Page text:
U.S. pullout to feed Iraqi unrest
BAGHDAD -- The top U.S. general in Iraq on Monday predicted a period of upheaval in the country as militant groups jostle to fill the vacuum left behind by the withdrawal of all American forces by Dec. 31.
Gen. Lloyd Austin, commander of U.S. forces in Iraq, said the threat from the Sunni extremist organization, al-Qaida in Iraq, could grow in coming weeks even as Iranian-backed Shiite militias seek to assert themselves.
"Al-Qaida will continue to do what it's done in the past, and we expect that it's possible they could even increase their capability," he said. Meanwhile, Shiite militias based mostly in the south will pursue their efforts to expand their capabilities, Austin said.
"There's likely to be setbacks, some tough times in the days ahead," he told journalists at a briefing at the U.S. Embassy in Baghdad. "As we leave, we can expect to see some turbulence in security initially."
But, he added, "I'm hopeful that the right things will continue to happen."
Austin's comments underscored the considerable challenges that Iraq faces as it looks ahead to the post-American era at a time when mounting regional instability risks exacerbating tensions in the country.
Militant groups on both sides of the sectarian divide have not been vanquished, Iraqi politicians remain as deadlocked as ever on key issues confronting the country, and Iraqi security forces still lack many of the capabilities that would enable them to fill the shoes of the departing Americans.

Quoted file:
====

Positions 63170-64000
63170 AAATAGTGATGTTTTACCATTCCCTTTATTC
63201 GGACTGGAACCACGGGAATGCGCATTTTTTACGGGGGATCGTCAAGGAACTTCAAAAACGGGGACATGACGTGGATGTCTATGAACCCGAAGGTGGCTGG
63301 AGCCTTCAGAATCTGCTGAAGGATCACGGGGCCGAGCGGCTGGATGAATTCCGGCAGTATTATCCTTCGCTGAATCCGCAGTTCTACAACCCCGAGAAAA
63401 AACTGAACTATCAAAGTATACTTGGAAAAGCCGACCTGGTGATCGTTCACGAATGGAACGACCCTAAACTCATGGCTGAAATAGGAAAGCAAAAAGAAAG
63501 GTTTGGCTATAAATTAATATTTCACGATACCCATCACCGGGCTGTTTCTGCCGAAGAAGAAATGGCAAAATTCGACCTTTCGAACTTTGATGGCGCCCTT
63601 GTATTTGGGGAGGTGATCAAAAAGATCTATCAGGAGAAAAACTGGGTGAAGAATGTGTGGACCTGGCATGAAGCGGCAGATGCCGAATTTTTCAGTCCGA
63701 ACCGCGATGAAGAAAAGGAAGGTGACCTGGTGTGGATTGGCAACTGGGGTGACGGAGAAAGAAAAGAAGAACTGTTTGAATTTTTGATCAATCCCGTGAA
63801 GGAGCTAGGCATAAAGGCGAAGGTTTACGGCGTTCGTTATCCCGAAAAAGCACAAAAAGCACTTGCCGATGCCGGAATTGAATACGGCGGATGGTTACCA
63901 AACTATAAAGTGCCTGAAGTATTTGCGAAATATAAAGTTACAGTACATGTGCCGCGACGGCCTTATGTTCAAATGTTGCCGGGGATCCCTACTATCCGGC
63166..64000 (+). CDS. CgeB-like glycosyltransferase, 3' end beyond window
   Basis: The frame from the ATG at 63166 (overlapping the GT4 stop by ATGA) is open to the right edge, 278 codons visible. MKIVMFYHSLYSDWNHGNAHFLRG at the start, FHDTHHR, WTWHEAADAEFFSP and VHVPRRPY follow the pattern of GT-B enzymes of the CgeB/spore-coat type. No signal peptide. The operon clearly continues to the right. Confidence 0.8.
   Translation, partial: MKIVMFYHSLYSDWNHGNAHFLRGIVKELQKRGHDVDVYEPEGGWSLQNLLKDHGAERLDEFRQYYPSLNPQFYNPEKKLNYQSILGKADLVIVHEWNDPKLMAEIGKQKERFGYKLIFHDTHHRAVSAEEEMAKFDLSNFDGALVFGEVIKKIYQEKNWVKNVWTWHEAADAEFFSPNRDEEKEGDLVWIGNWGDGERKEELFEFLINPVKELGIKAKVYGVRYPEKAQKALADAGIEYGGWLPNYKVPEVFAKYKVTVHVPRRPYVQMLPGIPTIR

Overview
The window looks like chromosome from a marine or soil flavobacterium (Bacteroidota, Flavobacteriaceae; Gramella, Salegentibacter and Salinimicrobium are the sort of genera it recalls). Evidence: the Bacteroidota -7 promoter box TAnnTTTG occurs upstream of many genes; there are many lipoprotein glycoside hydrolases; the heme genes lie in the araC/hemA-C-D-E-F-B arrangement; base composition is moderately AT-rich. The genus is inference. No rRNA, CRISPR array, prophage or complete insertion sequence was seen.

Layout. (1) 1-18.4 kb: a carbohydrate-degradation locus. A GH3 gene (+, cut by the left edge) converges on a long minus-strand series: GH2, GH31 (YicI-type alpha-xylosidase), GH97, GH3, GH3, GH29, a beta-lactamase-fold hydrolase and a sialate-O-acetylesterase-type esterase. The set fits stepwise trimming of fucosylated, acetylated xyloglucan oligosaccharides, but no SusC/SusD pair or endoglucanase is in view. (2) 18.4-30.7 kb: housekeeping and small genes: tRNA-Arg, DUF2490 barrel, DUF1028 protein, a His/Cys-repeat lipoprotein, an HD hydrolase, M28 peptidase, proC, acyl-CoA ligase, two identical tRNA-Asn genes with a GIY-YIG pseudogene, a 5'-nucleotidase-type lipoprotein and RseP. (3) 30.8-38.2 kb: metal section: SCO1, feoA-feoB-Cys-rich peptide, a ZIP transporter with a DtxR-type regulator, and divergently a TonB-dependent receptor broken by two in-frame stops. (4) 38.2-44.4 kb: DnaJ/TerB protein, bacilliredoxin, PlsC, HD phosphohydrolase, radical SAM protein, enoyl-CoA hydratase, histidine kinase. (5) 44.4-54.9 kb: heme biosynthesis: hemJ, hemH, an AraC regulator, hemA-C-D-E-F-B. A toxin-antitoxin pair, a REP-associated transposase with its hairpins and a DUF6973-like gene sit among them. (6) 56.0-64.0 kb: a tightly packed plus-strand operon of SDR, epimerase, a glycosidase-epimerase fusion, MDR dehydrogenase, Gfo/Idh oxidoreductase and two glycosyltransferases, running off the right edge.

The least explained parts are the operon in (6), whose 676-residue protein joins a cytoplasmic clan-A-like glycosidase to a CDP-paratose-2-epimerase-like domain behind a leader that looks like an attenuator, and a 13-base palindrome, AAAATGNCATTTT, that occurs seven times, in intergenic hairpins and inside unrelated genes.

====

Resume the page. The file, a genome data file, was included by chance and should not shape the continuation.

Notably, they do not have the capacity to mount a credible defense against any external threat to the country's borders, a key concern of Iraqi leaders given the growing unrest in neighboring Syria and the mounting tensions between Iran and the West.
Austin said he thought it likely that Baghdad would revisit the question of allowing a small force of U.S. trainers to return to the country after the withdrawal to focus on building the army's defensive capabilities.
"If I were them, I would ask for help because we are the best in the world," he said. But no negotiations are expected until after the withdrawal is complete, he added.